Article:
Intellectual Property and Sustainable Development Goals: Fuelling Global Progress

In a world facing significant challenges, the importance of human creativity and innovation cannot be overstated. As highlighted by the UN’s Sustainable Development Goals (SDGs), we need to find solutions to problems ranging from climate change and diminishing natural resources to widespread inequality and health crises. We need “to re-think how we live, work and play.” This World Intellectual Property (IP) Day, we join WIPO in considering the crucial role of IP in driving positive change.


Sustainable Development Goals

The concept of sustainable development has profoundly influenced global policy from the late 20th century onwards. Defined in the Brundtland Report of 1987 as “development that meets the needs of the present without compromising the ability of future generations to meet their own needs,” this principle has guided significant international dialogues and agreements. The 1992 United Nations Conference on Environment and Development, more widely known as the Earth Summit held in Rio de Janeiro, was a seminal event that operationalised sustainability into global commitments. This included Agenda 21 and the Rio Declaration on Environment and Development, along with initiating key treaties like the Convention on Biological Diversity (CBD) and the United Nations Framework Convention on Climate Change (UNFCCC). These documents began to explicitly integrate IP rights into the broader narrative on environmental and developmental policies.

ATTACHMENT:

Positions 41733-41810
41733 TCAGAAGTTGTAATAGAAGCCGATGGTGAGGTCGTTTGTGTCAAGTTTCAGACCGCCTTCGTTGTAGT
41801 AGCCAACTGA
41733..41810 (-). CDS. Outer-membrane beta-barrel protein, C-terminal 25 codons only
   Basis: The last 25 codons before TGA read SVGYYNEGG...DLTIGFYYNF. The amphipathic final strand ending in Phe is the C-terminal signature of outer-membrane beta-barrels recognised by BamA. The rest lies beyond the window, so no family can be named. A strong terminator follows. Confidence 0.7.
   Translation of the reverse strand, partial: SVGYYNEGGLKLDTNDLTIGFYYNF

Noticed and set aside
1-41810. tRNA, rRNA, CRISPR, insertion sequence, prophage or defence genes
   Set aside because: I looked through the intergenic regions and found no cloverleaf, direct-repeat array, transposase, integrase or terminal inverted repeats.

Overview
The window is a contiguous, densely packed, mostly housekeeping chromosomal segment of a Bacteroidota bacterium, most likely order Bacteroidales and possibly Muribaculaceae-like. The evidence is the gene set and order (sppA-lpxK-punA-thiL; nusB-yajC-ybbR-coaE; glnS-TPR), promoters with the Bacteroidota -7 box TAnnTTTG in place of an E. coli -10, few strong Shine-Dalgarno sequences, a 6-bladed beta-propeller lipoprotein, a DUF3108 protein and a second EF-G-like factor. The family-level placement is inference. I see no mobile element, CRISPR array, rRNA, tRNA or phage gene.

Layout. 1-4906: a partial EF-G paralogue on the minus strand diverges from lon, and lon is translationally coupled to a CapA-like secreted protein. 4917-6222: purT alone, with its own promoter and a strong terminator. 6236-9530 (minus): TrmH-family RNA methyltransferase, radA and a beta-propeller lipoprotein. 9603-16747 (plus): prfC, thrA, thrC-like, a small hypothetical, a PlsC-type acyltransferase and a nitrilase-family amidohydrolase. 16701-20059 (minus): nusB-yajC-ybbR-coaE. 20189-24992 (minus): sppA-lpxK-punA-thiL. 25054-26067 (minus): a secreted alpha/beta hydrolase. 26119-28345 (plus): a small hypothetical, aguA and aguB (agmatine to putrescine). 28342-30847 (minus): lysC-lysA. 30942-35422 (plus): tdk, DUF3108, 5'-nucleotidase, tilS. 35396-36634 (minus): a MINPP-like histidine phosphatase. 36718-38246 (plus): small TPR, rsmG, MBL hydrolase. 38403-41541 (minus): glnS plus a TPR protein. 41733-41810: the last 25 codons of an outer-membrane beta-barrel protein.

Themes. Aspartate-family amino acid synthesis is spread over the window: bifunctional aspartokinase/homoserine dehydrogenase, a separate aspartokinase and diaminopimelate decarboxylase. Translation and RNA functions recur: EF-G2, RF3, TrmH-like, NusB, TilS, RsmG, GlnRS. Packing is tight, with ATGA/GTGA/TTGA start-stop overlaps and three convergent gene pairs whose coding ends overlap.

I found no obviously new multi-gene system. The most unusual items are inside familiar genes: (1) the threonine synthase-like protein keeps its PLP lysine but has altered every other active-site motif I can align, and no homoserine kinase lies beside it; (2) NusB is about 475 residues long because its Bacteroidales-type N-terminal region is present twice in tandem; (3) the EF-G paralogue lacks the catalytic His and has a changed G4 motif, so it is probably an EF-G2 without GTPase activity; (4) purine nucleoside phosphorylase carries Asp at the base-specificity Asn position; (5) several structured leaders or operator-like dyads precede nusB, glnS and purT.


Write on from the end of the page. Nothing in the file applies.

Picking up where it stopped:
There are 17 SDGs, which are considered a blueprint for achieving peace and prosperity for people and the planet. As the challenges we face are interrelated, so are the SDGs, with actions and solutions in one area affecting outcomes in others.  You can read more about the SDGs here:

IP rights are foundational to the success of the Sustainable Development Goals (SDGs), serving as vital enablers of innovation and technology transfer. Recognised during the Earth Summit, IP rights drive investment in research and development, facilitating the deployment of environmentally sound technologies—essential for achieving SDGs related to clean energy, health, and sustainable cities to name a few. A recent WIPO report highlights the critical role of IP in sustainable development, showing that almost one-third of patents worldwide are related to the SDGs. The report, which assesses over 15 million active patent families, explores the distribution of different SDGs in global patenting activity, examines trends in sustainable technologies and identifies key innovators in the domain of sustainable innovation. For more detailed insights, you can access the full report here:


Specific Intellectual Property Tools and Their Contribution to SDGs

Patents are central to fostering an environment conducive to technological innovation and economic competitiveness. These protections are crucial for the progress of SDG 9 (Industry, Innovation, and Infrastructure), facilitating the development of new and efficient technologies that strengthen infrastructure and industrialisation, particularly in developing economies. Additionally, patents have a significant influence on SDG 3 (Good Health and Well-being) by motivating the pharmaceutical sector to engage in the extensive and costly research required to bring new medical treatments and drugs to market. This not only accelerates the availability of cutting-edge healthcare solutions but also enhances global health security.